Screen City – Moving Image Festival presents an expanded cinematic experience about Labour
Q&A with Daniela Arriado, Curator of Screen City Festival
- Screen City Festival - “Labour & The City In-between” Stavanger, Norway October 15 - 18, 2015
The Screen City Festival is dedicated to both presenting the moving image in public spaces, and to exploring the relationships among the moving image, sound, and architecture. The festival's format expands the borders of the cinematic experience – reflecting upon the line between the cinematic and the non-cinematic.
The point of departure for this year's Screen City Festival program is the post-industrial climate we see in Europe today. This theme has a lot in common with topics actively being discussed now in the Baltics. For example, the issue of an urban environment created by the third industrial revolution was raised at the Tallinn Architecture Biennale, while Tallinn's Photomonth looked at the consumer of the future as an active participant in the manufacturing process. Artists are encouraged to actively focus on these issues, and they do so even without any extra spurring. Do you believe that artists are able to provide valid and usable real answers for change and for a better future?
Yes, it is a topic that is relevant, and it has been circulating pretty much since 2008, when the first increment of the financial crisis appeared. You will find this topic being discoursed at both small shows and at the 56th edition of the Venice Biennale. Yes, I believe that artists, or let's say ART in general, can have a strong effect on society. This we have learned throughout the times. I also believe that an interesting piece of art somehow suggests, or even insists, on a dialogue with its surroundings. And our current surroundings (and not only in Western society) are in constant negotiation and conflict with new industrial culture(s) and the powers surrounding them. Labour is being redefined – and hence, so is our identity. Now the artist has a dual role: on one side, being an active participant in society; and on the other side, being an observer. An ephemeral role. I believe that no matter what happens, the artists will continue to reflect, produce, and provide valid – and sometimes invalid – answers; this depends on how we perceive their work. The question, I think, is if we as curators, or producers, can somehow manage to mediate this matter to the public, to society… and create an audience. Presenting this art in the public space is a good and interesting starting point.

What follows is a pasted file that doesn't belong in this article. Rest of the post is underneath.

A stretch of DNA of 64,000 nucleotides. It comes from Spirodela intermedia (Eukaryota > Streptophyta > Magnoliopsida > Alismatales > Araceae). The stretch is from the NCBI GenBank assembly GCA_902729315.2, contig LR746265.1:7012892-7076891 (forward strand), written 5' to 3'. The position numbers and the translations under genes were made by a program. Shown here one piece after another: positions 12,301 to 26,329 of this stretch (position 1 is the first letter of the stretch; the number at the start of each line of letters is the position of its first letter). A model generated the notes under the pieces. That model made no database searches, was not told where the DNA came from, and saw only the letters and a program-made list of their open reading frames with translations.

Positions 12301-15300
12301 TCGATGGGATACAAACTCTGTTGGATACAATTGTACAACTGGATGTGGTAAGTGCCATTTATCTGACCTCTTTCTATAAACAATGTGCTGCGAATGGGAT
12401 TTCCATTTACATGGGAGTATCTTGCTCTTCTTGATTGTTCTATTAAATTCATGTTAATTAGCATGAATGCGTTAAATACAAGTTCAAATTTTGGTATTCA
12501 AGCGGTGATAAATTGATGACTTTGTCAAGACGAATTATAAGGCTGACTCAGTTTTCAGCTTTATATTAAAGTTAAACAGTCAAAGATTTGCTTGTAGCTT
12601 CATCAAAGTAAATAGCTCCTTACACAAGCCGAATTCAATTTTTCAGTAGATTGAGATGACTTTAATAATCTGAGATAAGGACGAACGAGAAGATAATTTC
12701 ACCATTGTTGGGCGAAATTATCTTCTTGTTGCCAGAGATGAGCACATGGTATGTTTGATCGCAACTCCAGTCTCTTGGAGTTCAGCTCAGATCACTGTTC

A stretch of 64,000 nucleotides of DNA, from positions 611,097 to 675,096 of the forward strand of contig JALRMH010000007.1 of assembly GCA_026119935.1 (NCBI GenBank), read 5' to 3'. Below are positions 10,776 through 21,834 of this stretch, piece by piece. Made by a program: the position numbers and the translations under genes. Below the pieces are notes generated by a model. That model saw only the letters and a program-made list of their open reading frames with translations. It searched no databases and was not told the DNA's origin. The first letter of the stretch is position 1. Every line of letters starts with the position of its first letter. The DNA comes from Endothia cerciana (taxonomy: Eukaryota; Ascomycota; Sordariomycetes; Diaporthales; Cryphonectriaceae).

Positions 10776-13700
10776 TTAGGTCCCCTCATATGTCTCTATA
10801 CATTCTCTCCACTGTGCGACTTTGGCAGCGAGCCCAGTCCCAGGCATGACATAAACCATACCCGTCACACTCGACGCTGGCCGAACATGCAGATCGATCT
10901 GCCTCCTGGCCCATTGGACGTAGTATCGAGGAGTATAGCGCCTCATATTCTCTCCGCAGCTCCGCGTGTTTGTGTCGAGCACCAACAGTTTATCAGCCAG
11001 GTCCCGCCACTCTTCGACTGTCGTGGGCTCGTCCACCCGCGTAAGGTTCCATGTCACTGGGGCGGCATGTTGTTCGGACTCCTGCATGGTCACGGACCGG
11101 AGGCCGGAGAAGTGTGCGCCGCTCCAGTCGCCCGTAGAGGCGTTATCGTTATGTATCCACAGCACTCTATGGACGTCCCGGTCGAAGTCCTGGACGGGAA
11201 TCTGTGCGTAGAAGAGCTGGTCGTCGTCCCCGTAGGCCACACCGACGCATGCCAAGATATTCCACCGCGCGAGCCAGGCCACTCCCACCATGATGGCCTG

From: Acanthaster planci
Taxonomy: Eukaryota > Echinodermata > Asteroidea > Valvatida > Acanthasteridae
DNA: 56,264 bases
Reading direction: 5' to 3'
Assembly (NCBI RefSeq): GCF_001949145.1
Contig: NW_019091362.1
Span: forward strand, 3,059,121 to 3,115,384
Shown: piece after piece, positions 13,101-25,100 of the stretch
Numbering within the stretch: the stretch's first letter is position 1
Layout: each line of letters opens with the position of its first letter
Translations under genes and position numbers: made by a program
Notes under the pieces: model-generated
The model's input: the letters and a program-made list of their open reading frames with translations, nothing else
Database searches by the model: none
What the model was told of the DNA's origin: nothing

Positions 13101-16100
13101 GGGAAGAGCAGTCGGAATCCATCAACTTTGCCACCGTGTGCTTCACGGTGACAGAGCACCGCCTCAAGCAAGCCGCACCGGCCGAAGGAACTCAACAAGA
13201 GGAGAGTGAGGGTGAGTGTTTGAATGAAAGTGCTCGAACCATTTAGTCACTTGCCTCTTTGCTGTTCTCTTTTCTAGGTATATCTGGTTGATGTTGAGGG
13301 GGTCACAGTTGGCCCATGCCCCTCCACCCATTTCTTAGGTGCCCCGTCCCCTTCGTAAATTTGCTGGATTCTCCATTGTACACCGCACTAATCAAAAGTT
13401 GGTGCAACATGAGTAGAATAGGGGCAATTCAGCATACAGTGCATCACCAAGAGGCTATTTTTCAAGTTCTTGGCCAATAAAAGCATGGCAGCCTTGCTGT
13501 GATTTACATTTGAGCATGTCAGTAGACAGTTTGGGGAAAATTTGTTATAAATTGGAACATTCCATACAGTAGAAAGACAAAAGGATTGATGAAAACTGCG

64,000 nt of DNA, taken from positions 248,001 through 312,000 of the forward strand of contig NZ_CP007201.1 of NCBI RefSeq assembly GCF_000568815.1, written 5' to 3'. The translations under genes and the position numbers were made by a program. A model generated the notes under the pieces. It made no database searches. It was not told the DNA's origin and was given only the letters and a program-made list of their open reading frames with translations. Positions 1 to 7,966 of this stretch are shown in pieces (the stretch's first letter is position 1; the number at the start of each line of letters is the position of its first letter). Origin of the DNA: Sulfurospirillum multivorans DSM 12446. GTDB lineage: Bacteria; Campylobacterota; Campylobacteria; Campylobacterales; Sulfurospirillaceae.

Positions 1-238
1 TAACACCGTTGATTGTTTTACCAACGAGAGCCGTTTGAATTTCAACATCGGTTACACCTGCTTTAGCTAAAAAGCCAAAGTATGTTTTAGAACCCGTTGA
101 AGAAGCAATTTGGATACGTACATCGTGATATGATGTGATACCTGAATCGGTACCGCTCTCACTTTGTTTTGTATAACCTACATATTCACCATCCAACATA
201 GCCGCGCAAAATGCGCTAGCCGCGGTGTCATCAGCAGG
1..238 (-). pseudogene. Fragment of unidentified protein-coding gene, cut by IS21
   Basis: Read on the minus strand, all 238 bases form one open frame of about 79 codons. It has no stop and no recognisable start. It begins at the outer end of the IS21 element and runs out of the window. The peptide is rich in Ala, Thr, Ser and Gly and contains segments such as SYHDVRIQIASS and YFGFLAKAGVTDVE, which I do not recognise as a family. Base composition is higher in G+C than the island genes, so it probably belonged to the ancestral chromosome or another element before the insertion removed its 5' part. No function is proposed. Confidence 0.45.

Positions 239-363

Beathe C. Rønning
Please tell us about the festival’s curatorial team, and the way in which the artists were selected for the program.
The festival is held every other year. This model has given me time to research and select the artists at a good pace. For me, it’s difficult to say what comes first: the artists or the topic, because sometimes an art piece is the point of departure. Harun Farocki and his body of work was, in this case, my point of departure in a curatorial sense. I’ve always admired the force in his work, and the way he and his colleague & wife, Antje Ehmann, keep exploring and visualizing the different aspects of labour, and connecting it to the temporal and motile aspects of film. Sadly, Farocki passed away last year.